The OECD recently published guidanceOpens in new window on bilateral advance pricing arrangements ("APAs") which highlights 29 best practices that should be followed by tax authorities in the negotiation of APAs (the "Guidelines"). While the Guidelines do not impose binding rules on tax authorities, it is hoped that they will enhance overall efficiencies in the negotiation of APAs globally by reducing delays and increasing certainty.
Ireland has had a formal APA programme (the "Programme") in operation since 2016, and APAs were entered into by Ireland for many years prior to the introduction of the Programme. Interestingly, many of the best practices detailed in the Guidelines are already reflected in the operation of the Programme.
The Guidelines were developed based on responses received by the OECD to a survey of competent authorities and taxpayers which highlighted the following points:
- taxpayers and competent authorities overwhelmingly support the future use of APAs as a means of providing tax certainty;
- taxpayers view APAs as an effective mechanism to prevent disputes and reduce potential double taxation;
- the APA process was often longer than the tax periods it sought to cover;
- jurisdictional differences at key times unnecessarily increased the length of the APA process;
- the APA process requires a large amount of resources from the taxpayer and the competent authorities involved; and
- there is a lack of transparency at times between all stakeholders on key parts of the APA process.
The Guidelines seek to provide a common framework for tax authorities to manage the APA process. Many of the best practices noted in the Guidelines which seek to enhance efficiency and transparency are also reflected in the Programme, including the following:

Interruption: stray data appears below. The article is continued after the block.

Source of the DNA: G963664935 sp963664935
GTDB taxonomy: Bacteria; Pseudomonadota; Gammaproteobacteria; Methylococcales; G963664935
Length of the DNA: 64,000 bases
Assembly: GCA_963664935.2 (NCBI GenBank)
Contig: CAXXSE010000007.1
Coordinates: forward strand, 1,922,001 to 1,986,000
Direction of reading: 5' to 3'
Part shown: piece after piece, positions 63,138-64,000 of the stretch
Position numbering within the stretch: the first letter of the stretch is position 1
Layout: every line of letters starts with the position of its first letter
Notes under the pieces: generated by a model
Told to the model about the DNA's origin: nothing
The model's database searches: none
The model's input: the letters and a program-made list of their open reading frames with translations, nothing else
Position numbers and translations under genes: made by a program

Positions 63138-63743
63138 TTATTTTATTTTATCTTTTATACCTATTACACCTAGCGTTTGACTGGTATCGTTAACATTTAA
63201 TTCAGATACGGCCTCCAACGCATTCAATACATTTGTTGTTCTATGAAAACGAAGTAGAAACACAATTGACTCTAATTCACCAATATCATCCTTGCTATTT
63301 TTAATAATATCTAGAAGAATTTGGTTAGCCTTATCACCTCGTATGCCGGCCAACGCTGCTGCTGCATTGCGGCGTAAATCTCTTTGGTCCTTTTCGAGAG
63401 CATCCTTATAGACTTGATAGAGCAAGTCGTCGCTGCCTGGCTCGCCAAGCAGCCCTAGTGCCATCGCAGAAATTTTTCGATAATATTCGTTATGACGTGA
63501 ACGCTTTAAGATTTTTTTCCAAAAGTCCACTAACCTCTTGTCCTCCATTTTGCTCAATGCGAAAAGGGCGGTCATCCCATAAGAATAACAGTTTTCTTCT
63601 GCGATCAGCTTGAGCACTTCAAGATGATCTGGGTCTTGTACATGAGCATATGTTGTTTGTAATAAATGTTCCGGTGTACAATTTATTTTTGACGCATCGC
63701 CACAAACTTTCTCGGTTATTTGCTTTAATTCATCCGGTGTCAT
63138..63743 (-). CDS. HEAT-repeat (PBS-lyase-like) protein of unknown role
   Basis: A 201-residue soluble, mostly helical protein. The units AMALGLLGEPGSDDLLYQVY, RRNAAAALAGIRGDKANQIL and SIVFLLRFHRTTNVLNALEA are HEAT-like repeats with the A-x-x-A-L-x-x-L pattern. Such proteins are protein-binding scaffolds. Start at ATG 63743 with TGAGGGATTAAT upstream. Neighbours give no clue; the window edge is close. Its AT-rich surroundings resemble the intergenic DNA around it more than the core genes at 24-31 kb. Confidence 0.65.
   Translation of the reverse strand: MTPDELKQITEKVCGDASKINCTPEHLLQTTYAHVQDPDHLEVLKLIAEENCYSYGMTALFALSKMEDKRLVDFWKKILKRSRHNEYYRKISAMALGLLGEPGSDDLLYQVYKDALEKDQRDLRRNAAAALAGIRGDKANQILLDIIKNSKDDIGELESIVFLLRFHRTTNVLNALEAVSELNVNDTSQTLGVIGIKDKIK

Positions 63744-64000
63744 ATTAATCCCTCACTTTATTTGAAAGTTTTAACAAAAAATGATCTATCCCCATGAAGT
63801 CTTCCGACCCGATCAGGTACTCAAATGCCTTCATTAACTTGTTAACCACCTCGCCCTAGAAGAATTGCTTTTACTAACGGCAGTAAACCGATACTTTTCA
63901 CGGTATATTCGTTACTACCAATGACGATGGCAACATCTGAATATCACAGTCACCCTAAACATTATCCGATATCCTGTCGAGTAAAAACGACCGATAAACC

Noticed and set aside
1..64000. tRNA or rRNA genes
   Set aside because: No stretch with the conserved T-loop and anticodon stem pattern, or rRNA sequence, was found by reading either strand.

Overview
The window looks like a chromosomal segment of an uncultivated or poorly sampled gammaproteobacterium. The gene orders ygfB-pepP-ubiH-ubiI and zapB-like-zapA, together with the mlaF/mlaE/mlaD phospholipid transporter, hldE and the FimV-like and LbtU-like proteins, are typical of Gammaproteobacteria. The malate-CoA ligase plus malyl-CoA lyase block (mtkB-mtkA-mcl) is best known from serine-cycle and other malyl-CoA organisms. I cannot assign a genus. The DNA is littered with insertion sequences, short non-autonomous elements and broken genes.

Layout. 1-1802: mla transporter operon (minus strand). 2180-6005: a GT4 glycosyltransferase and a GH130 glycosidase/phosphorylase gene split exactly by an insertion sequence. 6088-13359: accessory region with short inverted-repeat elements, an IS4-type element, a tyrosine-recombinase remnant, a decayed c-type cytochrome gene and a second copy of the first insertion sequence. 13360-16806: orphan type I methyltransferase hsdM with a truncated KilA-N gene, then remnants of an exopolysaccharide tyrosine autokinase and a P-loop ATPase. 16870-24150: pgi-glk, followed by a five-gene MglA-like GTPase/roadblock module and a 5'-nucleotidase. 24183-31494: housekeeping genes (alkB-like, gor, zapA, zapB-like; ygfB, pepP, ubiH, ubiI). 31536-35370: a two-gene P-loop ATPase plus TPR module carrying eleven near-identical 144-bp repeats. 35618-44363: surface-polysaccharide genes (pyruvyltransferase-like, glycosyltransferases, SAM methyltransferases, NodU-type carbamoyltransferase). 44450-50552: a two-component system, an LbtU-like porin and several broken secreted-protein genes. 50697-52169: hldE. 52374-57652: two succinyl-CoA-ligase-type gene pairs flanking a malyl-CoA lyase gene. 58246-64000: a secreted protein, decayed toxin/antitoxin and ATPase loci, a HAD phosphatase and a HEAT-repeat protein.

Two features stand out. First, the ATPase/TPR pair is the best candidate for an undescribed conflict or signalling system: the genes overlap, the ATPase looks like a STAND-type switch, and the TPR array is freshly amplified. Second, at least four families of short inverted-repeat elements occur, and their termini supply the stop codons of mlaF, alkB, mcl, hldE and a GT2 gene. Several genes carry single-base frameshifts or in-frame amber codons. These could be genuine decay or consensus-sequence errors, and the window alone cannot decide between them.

- All jurisdictions should have clear, publically available rules, guidelines and procedures which outline all relevant information relating to the APA process. Detailed guidance on the operation of the Programme is published on Irish Revenue's website which contains all relevant information relating to the APA process in Ireland.
- Jurisdictions should make use of technology and electronic submissions. Irish Revenue use an electronic secure file transfer system for the submission of APA documents.
- Competent authorities should publish timelines for key milestones in the APA process (eg, notification of acceptances, agreement, failure to reach agreement, etc). Irish Revenue include timelines for similar milestones in its published guidance on the Programme.
- Jurisdictions and taxpayers should aim to have an APA signed within 30 months (moving to 24 months when possible) and the term of the APA should be for a minimum of 5 years. Irish Revenue commit to concluding an APA within 24 months of submission where possible. APAs concluded by Ireland are typically valid for up to 5 years.
The fact that all relevant parties "overwhelmingly support" the use of APAs has been reflected in Ireland in recent years in the increased resources allocated to, and the increasing case load of, the Irish Competent Authority. The global implementation of the best practices detailed in the Guidelines should ensure that the Programme continues to deliver certainty for Irish resident taxpayers in an efficient manner going forward.
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